Saturday, March 3, 2012

Differences in Motivation

Animals play.  I was reading an article about how they play, and as intriguing as the material was, I couldn't help but shake my head a little.  Really, how long is it going to be before we start to recognize officially that animals think and feel?  That they behave in ways incredibly similar to humans for a reason?  Despite the fact that animals and humans have  many of the same behaviors and make similar choices in many everyday activities, when will humanity start to accept en masse that we're not that different from other species?

Yes, there are certain ways in which we are more advanced; I'm going to try to figure out how to replicate those types of advantages and see if it's feasible, so I definitely acknowledge that they're there.  But the physiological difference between us and other animals isn't that great.

Consider this:  most of the evolution of humanity has happened in the absence of strong natural selection.  The most severe selective forces are intraspecific.  What changed between the time that we were living in grassy plains and now is not biological - it is artificial, the development of society and the refinement of our memetic makeup.  This is evidenced by the fact that peoples from all around the world are capable of learning and doing essentially the same things, despite long times of separation between many of those different cultures.  (Saying otherwise is considered racist.)  It is unreasonable to assume that the subtle genetic differences between us and animals are anything more than a point beyond a threshold, to which we and they are both very close.

Sure, we can communicate how our consciousness works to other people and we have thus mapped out through literature, philosophy, religion, etc. a huge amount of human consciousness.  But imagine we hadn't had those opportunities to explore ourselves and share the discoveries with others.  Imagine we just didn't have language, and picture yourself as an outsider, documenting the behavior of humanity.  Humans would behave in exactly the same way that nonhuman animals do, which would still be remarkably complex and interesting, but we would not have nearly the same constructs that we do now.  There would not nearly be the same kind of intercommunication between different groups/tribes/villages, and life would be so much simpler.  We would be directly comparable to animals in that the information required to make more complex material and social structures would not exist.  But we would still have the intelligence necessary to do all of it - all we would need is to break the threshold of speech.  The motivations would be the same, but we wouldn't have the same systems of realizing those desires, and the same systems of regulation that restrains many of our natural urges.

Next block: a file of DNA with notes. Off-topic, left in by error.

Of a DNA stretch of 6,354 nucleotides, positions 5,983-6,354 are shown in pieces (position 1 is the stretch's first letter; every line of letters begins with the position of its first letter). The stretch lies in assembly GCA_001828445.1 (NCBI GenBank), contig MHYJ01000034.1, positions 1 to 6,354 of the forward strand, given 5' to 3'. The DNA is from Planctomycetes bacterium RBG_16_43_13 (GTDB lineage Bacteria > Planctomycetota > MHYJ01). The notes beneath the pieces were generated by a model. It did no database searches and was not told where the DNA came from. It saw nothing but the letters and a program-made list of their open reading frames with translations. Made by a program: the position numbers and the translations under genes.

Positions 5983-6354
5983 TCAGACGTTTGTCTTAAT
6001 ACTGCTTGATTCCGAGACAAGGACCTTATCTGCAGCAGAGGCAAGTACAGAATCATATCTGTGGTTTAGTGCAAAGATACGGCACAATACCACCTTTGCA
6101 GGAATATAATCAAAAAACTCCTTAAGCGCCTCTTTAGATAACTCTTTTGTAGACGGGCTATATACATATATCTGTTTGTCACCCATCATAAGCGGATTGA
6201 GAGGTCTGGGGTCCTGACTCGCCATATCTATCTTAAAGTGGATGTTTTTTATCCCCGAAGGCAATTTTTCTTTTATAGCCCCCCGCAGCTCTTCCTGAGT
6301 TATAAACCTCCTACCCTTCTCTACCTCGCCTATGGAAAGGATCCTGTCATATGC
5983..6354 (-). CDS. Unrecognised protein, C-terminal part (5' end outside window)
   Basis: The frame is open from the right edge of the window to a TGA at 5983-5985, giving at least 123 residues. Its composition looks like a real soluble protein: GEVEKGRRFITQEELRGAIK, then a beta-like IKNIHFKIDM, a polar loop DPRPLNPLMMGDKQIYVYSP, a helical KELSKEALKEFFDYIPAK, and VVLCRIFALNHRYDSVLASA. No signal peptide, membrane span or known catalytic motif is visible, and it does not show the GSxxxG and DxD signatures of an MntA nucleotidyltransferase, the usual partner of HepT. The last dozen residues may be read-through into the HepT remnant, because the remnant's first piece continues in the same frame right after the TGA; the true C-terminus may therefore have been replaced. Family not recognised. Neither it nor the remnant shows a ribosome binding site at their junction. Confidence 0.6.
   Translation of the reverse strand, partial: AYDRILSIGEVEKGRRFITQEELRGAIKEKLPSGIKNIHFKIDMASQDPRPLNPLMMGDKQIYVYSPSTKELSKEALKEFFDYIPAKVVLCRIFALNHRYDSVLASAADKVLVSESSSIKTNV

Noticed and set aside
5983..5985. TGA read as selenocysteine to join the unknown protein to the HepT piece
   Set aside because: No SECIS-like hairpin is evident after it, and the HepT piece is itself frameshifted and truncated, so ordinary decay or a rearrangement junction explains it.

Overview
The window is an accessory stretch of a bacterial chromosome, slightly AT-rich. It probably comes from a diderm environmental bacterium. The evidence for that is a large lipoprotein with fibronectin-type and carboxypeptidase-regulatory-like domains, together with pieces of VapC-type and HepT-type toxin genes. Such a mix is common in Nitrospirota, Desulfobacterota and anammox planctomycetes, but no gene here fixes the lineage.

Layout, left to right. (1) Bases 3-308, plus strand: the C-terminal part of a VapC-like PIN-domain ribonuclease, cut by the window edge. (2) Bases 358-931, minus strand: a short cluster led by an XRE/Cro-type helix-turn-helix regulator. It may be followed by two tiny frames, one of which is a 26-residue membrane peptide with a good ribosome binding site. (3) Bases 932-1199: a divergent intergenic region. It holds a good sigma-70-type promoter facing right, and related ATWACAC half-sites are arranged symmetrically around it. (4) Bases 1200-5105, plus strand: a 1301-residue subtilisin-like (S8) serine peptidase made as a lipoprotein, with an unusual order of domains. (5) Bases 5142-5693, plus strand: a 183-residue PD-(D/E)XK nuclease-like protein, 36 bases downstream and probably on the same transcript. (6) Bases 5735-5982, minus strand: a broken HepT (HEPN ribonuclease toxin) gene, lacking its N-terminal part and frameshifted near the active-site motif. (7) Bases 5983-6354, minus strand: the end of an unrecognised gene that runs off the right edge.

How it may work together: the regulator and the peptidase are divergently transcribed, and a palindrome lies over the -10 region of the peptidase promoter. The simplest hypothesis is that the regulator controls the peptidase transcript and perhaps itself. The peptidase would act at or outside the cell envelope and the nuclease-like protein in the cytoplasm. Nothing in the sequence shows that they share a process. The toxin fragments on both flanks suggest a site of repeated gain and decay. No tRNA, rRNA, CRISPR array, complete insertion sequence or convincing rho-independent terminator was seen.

Truly, language is the key to obtaining society.  Humans are not so unique by having it that one cannot imagine other species joining our elite club of personhood.  How to obtain language is the gaping hole in my argument.  What that capacity comprises in the brain and physiology of the throat, mouth, and nose is beyond me.  Hopefully we can learn more about these capacities by doing some research into birds that can allegedly speak, identifying the physiological and neurological features that allow them to do this, then comparing and contrasting them with humans' own speech tools.  Then, in combination with the genetic technologies that are already undoubtedly being developed for use in gene therapy, genetic engineering, and all the other great things that increase the human lifespan, we will be able to share the gift of language with our Earthly neighbors and make an incredibly cosmopolitan society.